In my last article (Product Management vs. Product Marketing) I discussed why product management is very different from product marketing, and how critical it is to have capable product managers. The note seemed to strike a chord in that a record number of you wrote to express your agreement and the need to educate companies about this issue. However, quite a few managers of product management mailed me to say that while they agreed, they had inherited an organization where many of the people with "product manager" titles were really product marketing people with all the problems I described, and they were struggling to correct the situation.
Industry pundits claim that 9 out of 10 product releases are failures in that they don’t meet their goals. I don’t know if that’s the exact stat or not, but I bet it’s not far off. I do believe strongly that most releases are ill-conceived. Countless release cycles are wasted on products that are either not useful or not usable. There are many reasons for these bad products, and each article I write is intended to address some aspect, but I have long argued that the root cause of these wasted releases can most often be traced to how the role of product manager is defined at your company, and the capabilities of the people you choose for this role.
Recently Microsoft launched what may prove to be a very significant technology for those of us that build rich Internet applications. You can learn about this at www.microsoft.com/silverlight <http://www.microsoft.com/silverlight> . But this note isn’t really about Silverlight; it’s about some lessons from their launch. Silverlight is a platform technology, and normally Microsoft is quite good at launching this type of product, and I do think there is true promise for this technology, however, I am very unimpressed with this launch.
Earlier I wrote about general lessons from Apple, but now that i've had my iPhone for a couple of weeks, I thought I'd talk about some of the lessons from this new product. I believe there's much to learn (good and bad) from virtually every new product introduction, but this one is a particularly rich example.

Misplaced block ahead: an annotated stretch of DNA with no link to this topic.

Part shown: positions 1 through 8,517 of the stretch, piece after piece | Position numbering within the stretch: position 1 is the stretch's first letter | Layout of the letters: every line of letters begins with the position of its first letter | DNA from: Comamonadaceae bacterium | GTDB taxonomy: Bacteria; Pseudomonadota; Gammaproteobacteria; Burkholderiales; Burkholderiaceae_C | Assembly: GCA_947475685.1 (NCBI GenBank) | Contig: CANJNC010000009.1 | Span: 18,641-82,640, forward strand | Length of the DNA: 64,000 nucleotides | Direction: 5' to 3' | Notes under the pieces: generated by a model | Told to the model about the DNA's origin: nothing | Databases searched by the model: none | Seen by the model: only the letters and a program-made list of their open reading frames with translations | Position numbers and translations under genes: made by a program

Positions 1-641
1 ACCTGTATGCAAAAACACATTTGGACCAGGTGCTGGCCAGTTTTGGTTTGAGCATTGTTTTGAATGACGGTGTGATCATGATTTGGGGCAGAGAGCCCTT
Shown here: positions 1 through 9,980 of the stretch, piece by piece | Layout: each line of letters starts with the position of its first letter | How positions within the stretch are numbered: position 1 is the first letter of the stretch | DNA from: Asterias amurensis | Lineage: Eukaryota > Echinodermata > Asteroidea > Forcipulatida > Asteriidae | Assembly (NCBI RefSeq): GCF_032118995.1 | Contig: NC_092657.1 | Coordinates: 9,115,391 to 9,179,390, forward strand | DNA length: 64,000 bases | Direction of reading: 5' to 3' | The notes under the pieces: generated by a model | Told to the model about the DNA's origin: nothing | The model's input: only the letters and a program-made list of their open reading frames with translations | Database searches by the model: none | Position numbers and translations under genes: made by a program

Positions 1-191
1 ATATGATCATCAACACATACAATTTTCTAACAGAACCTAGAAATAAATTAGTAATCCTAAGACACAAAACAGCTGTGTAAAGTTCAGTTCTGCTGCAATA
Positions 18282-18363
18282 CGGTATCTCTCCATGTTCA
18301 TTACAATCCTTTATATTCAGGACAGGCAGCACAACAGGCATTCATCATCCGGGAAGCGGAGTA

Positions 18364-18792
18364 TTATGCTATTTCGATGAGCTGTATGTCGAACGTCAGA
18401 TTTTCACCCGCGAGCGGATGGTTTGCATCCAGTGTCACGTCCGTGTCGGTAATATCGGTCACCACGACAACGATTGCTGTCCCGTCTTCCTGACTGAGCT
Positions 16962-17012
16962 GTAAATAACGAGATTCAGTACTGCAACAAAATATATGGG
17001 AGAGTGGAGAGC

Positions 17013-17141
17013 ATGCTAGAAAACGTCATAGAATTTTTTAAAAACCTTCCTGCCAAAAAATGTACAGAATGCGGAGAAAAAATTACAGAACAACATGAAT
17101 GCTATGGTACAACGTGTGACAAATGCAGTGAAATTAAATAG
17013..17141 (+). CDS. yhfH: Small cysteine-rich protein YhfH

Even though we've been estimating project costs since the beginning of software, it's remarkable to me how much confusion remains. I think the root cause of this confusion is that management needs cost information very early in the process, yet engineering doesn't have the information it needs to do a reasonably accurate estimate until much later in the process. The result is either premature estimates that prove wildly inaccurate, or surprises because people had different assumptions all along and when the accurate estimate comes in, management has a severe case of sticker shock.
How many of you understand the economics of your product? Do you know your exact revenue model? Do you know the total costs of your product? Do you know how much you pay for each new customer? Do you know their lifetime value to the company? Do you know the return your product has generated for the company?
Often I’m asked what the right balance is between new product development and investing in improving existing products. I suppose it’s natural for companies to want to have some sort of percentage guideline, but I try to get companies to think about these investments a little differently. To me, all of these projects are product investments, and rather than worry about whether you’re investing enough in new product lines versus existing product lines, I would rather have the team worry that they’re investing in the best opportunities.
Every so often I meet a product manager that tells me that they are not allowed to talk to their users or customers. Sometimes it’s because the sale reps want to control all access; or maybe it’s because marketing is supposed to be the interface with the customer; and occasionally there is literally a corporate policy restricting direct customer access because of worries about inappropriate statements or commitments. For whatever reason, if you work at a company where you’re told you can’t talk to your users, my advice is to first try hard to change this policy, but if that doesn’t work, dust off your resume and find a place where you can practice your craft and have a shot at creating great products.
If your engineering team hasn’t already moved to some form of Agile methods (like Scrum or XP), then it’s likely they’re at least considering it. Agile really does attack some key problems that have plagued software teams for decades. But many product managers and designers, and to a lesser extent QA staff, are initially confused by Agile, unsure of their role in these methods. To be clear, these methods absolutely require these roles, but I attribute the confusion to the origin of Agile methods, and I’ve found that when I explain the origins, it helps to illuminate the problems that Agile was designed to solve, and what challenges remain.
Very often I’m asked how product managers should be measured. I have long believed that the only true measure of the product manager is the success of his or her product. While I still believe that, it’s not a very satisfying answer, as it’s not clear what the best way to measure a product’s success is. Is it revenue? Profit? The number of users? Page views? All of these indicators can be useful but they don’t really provide the big picture.